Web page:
Turn-key PCB assembly services in prototype quantities or low-volume to mid-volume production runs

Programming 24LC256 I2C EEPROM

interfacing eeprom 24LC256

In many microcontroller projects, you need some non-volatile memory – which preserves data even when power is off. A most popular type of such memory is Flash or EEPROM. Many MCUs like AVR or PIC already have some EEPROM inside chip that may suit your needs. But in many cases, it is not included, and you may need to connect it externally. EEPROMs with I2C interface is very common in such situation as they don’t need lots of I/Os (only two wires). If you decided to add an EEPROM chip into your project, check out the handy guide on how it works written by Jesus Echavarria. As an example, he took 24LC256 EEPROM which capacity is 32K x 8 bytes. The chip works in pretty wide voltage range – between 1.7V and 5.5V which is great either for 3.3V or 5V setups. He covers all the basic things you need to consider, including selecting proper chip slave address in I2C line. Then performing reading and writing EEPROM data in byte and page modes. This guide might serve as a nice… Continue reading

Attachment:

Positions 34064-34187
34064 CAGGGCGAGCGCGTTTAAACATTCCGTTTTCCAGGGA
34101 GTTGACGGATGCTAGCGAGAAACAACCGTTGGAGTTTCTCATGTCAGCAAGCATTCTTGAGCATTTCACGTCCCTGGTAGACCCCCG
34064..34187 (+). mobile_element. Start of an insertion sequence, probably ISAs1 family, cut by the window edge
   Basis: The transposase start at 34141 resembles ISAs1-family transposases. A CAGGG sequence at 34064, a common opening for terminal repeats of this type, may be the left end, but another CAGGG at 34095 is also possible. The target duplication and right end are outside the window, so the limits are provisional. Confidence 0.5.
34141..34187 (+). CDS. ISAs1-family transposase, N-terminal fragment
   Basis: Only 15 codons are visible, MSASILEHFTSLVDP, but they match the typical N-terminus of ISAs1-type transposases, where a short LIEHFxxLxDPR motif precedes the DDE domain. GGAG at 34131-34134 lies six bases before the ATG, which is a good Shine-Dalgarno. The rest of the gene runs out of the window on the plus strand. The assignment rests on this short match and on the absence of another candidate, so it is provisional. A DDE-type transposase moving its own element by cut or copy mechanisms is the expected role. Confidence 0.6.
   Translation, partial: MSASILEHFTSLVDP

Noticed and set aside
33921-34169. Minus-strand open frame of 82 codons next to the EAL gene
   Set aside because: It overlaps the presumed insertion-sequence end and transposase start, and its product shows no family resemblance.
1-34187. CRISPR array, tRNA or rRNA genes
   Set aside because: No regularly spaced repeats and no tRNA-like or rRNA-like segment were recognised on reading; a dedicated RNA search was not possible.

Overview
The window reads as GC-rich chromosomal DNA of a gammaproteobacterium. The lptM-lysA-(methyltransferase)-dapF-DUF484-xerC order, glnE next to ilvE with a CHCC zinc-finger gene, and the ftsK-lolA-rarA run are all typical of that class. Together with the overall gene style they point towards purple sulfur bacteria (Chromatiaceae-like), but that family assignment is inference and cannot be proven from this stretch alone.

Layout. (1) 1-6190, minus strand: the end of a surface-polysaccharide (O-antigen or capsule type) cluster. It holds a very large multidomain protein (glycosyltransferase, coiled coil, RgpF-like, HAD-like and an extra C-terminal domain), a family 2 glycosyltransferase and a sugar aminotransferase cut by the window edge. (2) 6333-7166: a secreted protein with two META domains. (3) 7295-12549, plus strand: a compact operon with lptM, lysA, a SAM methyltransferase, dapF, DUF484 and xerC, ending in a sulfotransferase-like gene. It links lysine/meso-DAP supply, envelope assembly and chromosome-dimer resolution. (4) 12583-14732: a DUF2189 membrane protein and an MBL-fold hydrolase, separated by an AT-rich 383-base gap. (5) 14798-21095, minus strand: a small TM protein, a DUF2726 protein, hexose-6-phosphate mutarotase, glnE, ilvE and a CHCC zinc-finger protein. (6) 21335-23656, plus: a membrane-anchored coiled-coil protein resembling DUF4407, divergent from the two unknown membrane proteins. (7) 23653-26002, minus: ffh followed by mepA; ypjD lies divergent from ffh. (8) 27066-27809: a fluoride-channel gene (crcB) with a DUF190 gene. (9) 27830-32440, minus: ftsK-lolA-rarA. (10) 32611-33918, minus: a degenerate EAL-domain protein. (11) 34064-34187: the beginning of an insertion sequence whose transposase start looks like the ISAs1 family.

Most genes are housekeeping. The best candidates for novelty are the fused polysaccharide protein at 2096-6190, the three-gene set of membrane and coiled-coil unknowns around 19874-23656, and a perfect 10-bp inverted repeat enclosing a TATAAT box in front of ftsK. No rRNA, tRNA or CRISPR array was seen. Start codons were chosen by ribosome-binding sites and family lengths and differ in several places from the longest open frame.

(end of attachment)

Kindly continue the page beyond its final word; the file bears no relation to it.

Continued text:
Accessing AVR EEPROM memory in AVRGCC

AVR microcontrollers have some amount of EEPROM memory on-chip. For instance, Atmega328 has 1K of byte-addressable EEPROM. EEPROM memory can be used to store and read variables during program execution and is nonvolatile. It means that it retains values when the power supply is off. EEPROM memory comes in handy when we need to store calibration values, remember program state before powering off (or power failure) or store constants in EEPROM memory when you are short of program memory space, especially when using smaller AVRs. Think of a simple security system – EEPROM is the ideal place to store lock combinations, code sequences, and passwords. AVR Datasheets claim that EEPROM can withhold at least 100000 writes/erase cycles. Continue reading